Not a twin but my sister and I are just over a year apart. We have a very difficult relationship. We have similar tastes and senses of humor and when we get along, we really get along. We can be great friends. But when we fight, it's war. She was my worst bully growing up, even though I am older (I'm also better tempered). There are some serious jealousy issues, mostly on her part but some on mine as well. Fom her it's the fact that although we are so close in age, my parents treat me much more like an adult and trust me more. Then again, she hasn't done anything to deserve either ;)

All sibling relationships are unique, even among twins, but I guess some issues that might arise often are like my sister and I, who gets "preferential treatment" (perceived or real), are both sibling "succeeding" equally etc? When two people arer almost or exactly the same age, I guess they compare with each other more than usual.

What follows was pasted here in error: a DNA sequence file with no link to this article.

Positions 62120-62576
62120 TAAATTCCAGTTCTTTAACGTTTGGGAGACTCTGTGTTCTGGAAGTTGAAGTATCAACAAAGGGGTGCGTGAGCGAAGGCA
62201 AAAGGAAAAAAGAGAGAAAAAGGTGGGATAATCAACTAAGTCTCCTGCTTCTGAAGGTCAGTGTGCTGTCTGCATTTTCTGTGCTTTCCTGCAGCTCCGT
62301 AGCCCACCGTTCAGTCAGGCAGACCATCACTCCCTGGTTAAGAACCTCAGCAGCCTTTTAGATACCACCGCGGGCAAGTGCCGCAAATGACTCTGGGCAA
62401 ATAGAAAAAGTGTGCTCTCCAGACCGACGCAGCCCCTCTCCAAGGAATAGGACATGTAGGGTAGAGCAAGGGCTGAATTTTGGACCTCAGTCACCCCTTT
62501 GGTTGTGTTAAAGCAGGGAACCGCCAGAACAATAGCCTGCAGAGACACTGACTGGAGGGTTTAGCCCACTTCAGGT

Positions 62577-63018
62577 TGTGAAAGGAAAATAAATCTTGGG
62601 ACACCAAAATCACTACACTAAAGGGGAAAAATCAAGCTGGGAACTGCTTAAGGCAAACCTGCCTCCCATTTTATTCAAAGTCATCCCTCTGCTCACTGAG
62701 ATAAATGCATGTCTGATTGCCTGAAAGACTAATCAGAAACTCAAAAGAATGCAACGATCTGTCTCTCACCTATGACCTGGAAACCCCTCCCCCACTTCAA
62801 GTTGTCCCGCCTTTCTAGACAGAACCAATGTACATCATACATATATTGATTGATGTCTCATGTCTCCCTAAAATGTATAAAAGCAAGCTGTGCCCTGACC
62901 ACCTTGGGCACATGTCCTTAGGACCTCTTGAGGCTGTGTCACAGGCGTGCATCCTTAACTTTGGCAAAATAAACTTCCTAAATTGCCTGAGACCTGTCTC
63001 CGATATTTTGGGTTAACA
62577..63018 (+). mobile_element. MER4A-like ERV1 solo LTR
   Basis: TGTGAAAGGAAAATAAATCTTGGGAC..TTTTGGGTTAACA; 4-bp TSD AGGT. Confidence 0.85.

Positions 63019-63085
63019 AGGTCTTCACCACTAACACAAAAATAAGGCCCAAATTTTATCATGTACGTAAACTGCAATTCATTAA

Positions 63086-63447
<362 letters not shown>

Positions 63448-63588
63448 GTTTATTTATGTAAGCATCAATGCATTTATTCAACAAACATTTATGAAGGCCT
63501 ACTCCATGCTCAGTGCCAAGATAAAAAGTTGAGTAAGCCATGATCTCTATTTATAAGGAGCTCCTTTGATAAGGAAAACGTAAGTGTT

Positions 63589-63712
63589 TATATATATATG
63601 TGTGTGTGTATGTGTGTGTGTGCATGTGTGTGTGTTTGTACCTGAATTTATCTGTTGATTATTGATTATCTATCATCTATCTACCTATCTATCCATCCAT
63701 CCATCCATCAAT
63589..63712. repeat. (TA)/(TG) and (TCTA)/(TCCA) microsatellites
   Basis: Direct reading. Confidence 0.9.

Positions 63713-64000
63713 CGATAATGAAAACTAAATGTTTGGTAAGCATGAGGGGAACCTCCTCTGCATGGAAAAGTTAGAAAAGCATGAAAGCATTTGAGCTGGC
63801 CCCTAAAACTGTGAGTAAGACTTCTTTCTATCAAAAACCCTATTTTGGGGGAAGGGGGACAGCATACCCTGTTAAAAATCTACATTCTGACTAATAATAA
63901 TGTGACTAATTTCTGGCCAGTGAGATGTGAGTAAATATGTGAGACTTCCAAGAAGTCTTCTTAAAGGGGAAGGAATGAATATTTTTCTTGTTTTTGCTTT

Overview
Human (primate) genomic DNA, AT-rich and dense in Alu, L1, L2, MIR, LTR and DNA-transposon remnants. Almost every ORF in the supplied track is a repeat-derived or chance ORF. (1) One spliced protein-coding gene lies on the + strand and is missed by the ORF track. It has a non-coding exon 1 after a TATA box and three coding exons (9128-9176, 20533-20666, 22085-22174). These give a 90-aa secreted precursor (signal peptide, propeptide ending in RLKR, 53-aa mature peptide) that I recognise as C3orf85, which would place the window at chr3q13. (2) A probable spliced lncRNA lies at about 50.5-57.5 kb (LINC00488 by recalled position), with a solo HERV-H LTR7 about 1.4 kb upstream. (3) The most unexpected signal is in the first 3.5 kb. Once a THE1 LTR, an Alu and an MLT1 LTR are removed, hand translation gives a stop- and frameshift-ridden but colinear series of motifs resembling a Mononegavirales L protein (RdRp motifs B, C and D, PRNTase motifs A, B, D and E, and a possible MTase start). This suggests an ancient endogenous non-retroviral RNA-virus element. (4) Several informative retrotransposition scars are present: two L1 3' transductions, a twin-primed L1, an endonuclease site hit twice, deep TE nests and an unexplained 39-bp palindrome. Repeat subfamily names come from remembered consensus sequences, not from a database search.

Similar story here. Very similar, possibly we were switched at birth?
I've come to the conclusion that it's more down to closeness in temperaments and interests, rather than closeness in age.

missesdash
07-17-2012, 12:00 AM
Thanks for everyone's input so far. I guess it seems like when the ages are closer, the power dynamic is more equal?

For example, my sister is seven years younger than me. If we to fight like cats and dogs, that would make me a bully or immature.

frimble3
07-17-2012, 12:44 AM
I think most of it is parental attitudes. My mother, run off her feet, poor woman, (and an only child, so she had a romantic view of sisterhood) found it easier, and kind of cute, to treat us like twins. She made us little matching outfits. My sister was skinny, I was fat, so that worked well.
In a misguided effort to reduce conflict, they got the the same toys. Two of everything. All the superficial sameness did was drive us to ferocious competition over any minor distinction: "Mine is better, nyah, nyah!", "She got the red one!", "Why isn't mine ...?".
We had fine eyes for distinctions, differences and perceived defects. All their efforts to be 'equal' did was to make it worse, because, in the end, we were competing for signs of our parents' love.

A wider age difference would have let our parents see our other differences, that I was a quiet kid who liked dolls, and books and crafts, and my sister was more outgoing and active (I think she really would have benefited from school sports programs - not around in elementary school in our day) so there really weren't many things we enjoyed doing together.